All PowerShell versions
To make PowerShell scripts more robust, you can code a lot of requirements right into your script variables.
When you do this, PowerShell monitors these requirements for you, and throws an error if someone breaks your rules.
Requirement #1 is the data type that you expect a variable to hold. Place the data type in square brackets, and place these before the variable. This turns a generic variable into a strongly typed variable.
PS> $profile.AllUsersAllHosts C:\Windows\System32\WindowsPowerShell\v1.0\profile.ps1 PS> [int]$ID = 12 PS> $ID = 17 PS> $ID = '19' PS> $ID = 'wrong' Cannot convert type "string"...
See how the variable $ID is turned into a specialized variable that can only store Integer data. When you assign a non-Integer value (like ‘19’), it is automatically converted to Integer. If that is not possible (like ‘wrong’), PowerShell throws an error.
The second requirement is “read-only” status. If you know that a variable should not change in a given portion of your code, mark it read-only. Anyone trying to change the variable will now again trigger a PowerShell exception:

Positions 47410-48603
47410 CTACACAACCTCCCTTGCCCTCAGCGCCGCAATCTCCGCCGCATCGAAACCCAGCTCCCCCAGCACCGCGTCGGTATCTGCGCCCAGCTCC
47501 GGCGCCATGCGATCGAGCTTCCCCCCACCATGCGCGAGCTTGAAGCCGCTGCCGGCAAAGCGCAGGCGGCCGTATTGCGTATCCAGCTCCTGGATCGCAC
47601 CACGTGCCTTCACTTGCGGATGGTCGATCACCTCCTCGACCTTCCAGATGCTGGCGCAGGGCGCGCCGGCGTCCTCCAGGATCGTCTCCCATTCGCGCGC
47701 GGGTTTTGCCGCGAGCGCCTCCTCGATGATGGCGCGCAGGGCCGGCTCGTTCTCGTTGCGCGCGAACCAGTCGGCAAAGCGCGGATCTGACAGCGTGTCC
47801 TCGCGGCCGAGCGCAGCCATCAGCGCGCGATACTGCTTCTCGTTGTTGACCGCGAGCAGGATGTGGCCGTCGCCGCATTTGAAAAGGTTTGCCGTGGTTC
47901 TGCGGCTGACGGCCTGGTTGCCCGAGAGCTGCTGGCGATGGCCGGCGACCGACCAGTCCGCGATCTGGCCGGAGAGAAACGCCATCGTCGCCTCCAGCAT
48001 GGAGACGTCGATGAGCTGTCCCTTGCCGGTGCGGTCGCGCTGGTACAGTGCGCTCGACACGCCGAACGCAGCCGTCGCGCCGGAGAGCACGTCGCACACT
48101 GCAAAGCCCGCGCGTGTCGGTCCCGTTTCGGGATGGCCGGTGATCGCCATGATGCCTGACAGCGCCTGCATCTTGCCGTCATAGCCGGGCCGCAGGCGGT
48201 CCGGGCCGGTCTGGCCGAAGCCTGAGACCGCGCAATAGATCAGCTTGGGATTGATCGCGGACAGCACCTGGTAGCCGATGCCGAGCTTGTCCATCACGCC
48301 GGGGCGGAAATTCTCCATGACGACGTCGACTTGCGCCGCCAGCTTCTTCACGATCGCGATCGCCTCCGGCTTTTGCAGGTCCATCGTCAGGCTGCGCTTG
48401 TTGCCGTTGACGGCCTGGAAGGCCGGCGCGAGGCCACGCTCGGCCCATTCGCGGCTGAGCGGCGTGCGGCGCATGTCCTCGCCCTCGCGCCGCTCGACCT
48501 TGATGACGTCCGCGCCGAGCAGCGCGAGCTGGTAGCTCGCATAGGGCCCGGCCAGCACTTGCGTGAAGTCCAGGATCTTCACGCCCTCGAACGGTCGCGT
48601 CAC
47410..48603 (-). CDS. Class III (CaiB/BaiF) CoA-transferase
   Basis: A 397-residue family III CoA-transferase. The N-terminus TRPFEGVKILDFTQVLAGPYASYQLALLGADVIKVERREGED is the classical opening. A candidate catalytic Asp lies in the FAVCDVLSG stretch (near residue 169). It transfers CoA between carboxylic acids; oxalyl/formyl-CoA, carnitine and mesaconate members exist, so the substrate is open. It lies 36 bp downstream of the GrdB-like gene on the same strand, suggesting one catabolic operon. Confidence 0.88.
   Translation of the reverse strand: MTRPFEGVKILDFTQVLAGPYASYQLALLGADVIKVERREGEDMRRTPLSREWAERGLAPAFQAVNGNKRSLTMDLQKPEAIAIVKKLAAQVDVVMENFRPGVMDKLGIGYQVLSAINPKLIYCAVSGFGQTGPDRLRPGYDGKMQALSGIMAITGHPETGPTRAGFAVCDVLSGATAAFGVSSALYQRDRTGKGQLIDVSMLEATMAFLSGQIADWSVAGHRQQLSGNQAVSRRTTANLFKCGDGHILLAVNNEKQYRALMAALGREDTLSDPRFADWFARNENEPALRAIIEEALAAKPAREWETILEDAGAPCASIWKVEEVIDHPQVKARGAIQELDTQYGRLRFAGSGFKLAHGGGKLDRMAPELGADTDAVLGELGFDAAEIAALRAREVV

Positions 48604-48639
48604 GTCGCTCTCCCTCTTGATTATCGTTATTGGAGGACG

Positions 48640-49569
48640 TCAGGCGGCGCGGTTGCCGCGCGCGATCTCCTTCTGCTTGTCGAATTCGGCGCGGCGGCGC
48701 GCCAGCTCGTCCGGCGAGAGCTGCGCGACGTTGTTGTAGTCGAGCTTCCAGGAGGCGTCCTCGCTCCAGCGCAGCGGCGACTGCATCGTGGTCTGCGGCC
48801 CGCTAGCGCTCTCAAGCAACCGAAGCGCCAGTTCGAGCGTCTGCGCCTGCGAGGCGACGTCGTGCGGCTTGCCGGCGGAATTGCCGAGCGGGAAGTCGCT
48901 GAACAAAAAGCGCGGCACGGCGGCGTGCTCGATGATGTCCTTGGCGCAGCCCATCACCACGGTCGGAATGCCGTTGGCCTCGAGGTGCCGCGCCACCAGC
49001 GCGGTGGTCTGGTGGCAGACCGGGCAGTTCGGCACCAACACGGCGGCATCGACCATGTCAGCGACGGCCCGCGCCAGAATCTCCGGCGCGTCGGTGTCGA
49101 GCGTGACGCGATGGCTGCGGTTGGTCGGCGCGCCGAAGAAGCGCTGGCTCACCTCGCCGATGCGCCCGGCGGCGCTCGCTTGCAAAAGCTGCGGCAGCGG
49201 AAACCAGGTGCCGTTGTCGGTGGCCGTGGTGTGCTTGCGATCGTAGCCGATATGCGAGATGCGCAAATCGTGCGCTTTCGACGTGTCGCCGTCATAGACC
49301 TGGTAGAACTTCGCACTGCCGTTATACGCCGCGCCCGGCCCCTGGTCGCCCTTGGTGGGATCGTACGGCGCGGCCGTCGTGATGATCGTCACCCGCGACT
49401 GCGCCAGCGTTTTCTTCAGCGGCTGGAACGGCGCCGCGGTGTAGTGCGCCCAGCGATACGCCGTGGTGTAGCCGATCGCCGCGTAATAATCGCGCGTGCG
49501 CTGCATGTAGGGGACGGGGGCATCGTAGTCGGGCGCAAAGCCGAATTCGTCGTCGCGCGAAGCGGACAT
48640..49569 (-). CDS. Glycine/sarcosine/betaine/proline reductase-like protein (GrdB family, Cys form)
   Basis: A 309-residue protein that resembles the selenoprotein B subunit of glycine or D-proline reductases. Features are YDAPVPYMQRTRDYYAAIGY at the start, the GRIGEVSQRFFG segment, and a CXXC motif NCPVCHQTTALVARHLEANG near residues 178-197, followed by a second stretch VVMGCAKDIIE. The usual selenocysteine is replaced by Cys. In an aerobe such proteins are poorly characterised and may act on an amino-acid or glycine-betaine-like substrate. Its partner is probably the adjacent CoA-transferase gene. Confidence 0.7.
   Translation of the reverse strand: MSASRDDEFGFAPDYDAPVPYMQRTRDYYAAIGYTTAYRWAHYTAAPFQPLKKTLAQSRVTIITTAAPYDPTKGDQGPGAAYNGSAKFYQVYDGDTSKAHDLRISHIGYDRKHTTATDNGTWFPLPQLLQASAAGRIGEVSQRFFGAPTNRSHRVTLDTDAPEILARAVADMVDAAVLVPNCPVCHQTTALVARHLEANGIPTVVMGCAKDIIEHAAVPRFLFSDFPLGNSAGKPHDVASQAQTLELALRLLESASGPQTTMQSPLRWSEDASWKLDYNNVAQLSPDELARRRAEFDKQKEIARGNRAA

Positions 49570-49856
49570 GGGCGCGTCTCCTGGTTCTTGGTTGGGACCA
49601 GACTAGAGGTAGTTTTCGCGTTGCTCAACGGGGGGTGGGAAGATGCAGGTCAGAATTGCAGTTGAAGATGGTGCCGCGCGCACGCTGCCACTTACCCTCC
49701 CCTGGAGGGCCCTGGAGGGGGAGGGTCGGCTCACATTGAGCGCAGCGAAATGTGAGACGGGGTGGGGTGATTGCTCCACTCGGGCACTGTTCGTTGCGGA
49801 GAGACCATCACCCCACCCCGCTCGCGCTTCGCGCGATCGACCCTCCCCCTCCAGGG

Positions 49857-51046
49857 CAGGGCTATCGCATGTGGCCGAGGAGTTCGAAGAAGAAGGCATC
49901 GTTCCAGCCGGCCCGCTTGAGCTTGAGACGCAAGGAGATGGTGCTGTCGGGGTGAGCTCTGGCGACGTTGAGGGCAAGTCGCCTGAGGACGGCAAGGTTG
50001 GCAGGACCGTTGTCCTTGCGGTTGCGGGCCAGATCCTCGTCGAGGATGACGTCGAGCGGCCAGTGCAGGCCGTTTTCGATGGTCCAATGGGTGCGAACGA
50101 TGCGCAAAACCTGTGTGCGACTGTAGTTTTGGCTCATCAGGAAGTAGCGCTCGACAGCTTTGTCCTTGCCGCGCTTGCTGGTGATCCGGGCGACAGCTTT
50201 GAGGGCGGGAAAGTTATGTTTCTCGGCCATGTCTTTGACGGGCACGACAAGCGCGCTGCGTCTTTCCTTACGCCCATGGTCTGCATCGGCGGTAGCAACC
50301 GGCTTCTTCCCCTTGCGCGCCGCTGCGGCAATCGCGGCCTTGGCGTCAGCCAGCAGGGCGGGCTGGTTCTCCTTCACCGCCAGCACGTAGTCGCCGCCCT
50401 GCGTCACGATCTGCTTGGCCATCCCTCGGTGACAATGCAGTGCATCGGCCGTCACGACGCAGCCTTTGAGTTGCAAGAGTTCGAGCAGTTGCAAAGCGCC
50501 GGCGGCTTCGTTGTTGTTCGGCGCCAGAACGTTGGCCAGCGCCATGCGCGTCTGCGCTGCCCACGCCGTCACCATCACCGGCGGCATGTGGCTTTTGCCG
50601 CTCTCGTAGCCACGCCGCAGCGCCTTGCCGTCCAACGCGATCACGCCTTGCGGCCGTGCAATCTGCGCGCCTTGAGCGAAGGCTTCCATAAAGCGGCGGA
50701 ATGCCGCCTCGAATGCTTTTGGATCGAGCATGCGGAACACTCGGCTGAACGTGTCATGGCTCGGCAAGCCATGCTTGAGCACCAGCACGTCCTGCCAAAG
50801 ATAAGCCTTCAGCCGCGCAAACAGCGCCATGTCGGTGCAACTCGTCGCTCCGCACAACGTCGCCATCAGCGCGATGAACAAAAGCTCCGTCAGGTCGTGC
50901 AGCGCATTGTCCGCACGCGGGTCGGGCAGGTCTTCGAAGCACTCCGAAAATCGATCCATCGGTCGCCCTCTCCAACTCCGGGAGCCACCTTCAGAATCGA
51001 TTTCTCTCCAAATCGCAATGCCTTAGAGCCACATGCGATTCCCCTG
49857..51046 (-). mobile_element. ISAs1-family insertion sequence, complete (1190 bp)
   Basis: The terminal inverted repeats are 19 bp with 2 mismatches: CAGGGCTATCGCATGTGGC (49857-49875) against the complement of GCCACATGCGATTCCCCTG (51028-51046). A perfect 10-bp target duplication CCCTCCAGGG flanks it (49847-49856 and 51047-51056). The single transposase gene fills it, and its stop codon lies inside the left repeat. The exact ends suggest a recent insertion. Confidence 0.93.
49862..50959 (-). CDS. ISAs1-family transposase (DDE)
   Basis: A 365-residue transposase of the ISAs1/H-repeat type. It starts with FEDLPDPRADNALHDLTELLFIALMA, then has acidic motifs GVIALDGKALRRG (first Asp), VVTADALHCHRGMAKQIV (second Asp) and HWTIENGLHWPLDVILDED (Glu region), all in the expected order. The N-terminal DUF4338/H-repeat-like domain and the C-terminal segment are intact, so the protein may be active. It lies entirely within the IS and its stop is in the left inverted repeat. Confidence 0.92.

PS> $a = 1 PS> $a = 100 PS> Set-Variable a -Option ReadOnly PS> $a 100 PS> $a = 200 Cannot overwrite variable. PS> Set-Variable a -Option None -Force PS> $a = 212
Note how the write-protection can be turned on and off. To turn it off, set the variable option to “None”, and do not forget –Force.
As you see, the option “ReadOnly” is a soft protection. You control it, and you can turn it on and off. In a previous tip you learned about the option “Constant”. Constants are what their name says: constant. Unlike “ReadOnly”, constants can never be changed back to be writeable.